The New South Wales Government is considering trialling more late-night public transport and an accompanying late-night app, after submitting an action plan to the independent review into Sydney’s controversial lockout laws this week.
The 25-point action plan — the result of roundtable discussions with representatives from sectors like live music, hospitality, health, police and transport — has tabled suggestions for the revitalisation of Sydney’s nightlife, including a trial of public transport up until 4am on Friday and Saturday nights within the next 12 months.
John Wardle, Policy Director at the Federal Government’s Live Music Office, took part in the roundtable discussions. Speaking with Music Feeds, Mr Wardle says late-night public transport is crucial to Sydney’s future.
“Ensuring that there’s access to the city and people can return home to the suburbs should be an important component of a late-night economic strategy,” he says.
“If we look to other cities with thriving, creative night-time scenes like New York City and Melbourne, public transport is a serious component contributing to access and then the health of that late-night cultural ecology.”
Aside from suggestions for more public transport, the roundtable action plan proposes the launch of an annual late-night event where all state cultural institutions are open, in the vein of Melbourne’s White Night.
The plan also suggests turning more vacant spaces and public places into areas for pop-up performances and art, possibly increasing retail and non-licensed trading hours, and the creation of a night-time economy master plan within six months.
While the action plan doesn’t propose any changes to Sydney’s current lockout laws, Mr Wardle believes the ideas in the plan are a sign of the NSW Government’s willingness to hear from all sectors affected by late-night regulations.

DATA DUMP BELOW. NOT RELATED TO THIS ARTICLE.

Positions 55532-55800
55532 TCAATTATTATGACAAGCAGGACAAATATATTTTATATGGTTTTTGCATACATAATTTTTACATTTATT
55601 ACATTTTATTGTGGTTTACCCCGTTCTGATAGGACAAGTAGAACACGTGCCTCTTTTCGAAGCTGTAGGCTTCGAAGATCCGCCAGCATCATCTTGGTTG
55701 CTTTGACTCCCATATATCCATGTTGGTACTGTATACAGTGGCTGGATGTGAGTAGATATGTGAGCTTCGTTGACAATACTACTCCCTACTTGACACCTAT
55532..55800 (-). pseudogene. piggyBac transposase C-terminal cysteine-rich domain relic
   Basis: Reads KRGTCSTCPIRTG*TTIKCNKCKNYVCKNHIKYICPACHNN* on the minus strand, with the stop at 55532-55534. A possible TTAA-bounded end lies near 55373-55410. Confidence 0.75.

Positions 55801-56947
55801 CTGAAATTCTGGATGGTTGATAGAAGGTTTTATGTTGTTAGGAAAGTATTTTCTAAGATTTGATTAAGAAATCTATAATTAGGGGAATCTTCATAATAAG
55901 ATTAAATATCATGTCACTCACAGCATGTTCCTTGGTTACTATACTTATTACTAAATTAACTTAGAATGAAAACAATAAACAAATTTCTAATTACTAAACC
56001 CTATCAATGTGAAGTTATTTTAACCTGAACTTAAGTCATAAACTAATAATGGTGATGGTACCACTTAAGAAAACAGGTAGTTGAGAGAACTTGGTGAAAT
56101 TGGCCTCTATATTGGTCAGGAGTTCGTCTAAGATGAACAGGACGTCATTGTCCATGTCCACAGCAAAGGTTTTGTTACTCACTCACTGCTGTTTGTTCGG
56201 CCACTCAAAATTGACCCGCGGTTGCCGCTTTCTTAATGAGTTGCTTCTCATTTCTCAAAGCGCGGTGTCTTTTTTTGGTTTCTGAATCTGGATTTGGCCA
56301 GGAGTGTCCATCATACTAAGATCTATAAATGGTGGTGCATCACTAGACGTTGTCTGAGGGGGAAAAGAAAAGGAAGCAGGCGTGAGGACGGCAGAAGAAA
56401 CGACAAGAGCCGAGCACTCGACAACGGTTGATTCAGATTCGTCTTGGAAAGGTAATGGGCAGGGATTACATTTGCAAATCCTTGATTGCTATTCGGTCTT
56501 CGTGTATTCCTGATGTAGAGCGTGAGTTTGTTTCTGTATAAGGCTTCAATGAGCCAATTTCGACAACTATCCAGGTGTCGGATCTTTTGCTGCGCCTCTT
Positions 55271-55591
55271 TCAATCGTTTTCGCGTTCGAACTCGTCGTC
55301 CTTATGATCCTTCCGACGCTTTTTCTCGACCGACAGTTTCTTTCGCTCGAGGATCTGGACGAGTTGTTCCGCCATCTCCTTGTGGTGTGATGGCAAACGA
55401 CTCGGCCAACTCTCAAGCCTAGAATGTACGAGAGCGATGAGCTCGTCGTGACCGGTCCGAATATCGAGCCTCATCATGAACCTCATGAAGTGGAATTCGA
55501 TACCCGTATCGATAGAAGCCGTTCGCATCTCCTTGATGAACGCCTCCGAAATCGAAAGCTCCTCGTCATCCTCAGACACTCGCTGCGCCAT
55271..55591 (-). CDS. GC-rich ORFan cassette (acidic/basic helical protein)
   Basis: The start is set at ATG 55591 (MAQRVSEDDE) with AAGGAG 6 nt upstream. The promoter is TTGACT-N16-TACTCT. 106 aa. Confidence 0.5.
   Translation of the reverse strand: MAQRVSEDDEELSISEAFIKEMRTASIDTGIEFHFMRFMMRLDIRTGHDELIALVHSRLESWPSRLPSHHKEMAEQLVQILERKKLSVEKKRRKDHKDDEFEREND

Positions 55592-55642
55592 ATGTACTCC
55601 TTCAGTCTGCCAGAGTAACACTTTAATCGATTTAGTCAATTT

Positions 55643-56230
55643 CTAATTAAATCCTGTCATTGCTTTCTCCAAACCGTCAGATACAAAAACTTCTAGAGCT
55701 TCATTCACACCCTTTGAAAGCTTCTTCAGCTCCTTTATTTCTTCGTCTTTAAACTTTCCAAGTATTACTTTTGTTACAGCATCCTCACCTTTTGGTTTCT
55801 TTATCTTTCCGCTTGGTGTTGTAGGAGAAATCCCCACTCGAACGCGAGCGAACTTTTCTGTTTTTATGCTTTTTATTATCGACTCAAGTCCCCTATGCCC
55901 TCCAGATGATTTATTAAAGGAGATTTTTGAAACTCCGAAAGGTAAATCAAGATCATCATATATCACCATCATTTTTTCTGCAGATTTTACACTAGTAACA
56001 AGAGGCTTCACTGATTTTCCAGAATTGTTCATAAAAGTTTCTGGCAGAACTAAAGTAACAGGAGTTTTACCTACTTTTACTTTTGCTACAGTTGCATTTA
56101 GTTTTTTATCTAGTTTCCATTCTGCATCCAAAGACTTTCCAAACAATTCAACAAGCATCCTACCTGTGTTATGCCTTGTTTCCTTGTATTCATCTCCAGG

“It’s fantastic that the State Government has shown the initiative, brought everyone together and collaboratively drafted an action plan,” Mr Wardle says.
“The State Government gets heavily criticised in this policy space, and here they’ve kicked a goal, and not only showing good faith but acting in good faith.
“There’s full support for a contemporary music strategy from the State Government too, from the police, from the hospitals. This is fantastic.”
The roundtable action plan has been submitted to the independent review of Sydney’s lockout and liquor laws, which is expected to hand down its finding later this month. The action plan’s suggestions are also being considered by various Government ministers and departments.
NSW Deputy Premier Troy Grant says the respective portfolio ministers are evaluating the plan’s ideas, including “more late-night public transport, clearer defined rights for live music venues in our planning system and a greater role for arts and cultural organisations to contribute to our night-time economy”.
To read the 25-point roundtable action plan in full, head to the NSW Government website.
Watch: ‘Closed Sydney’ – Lockouts Timelapse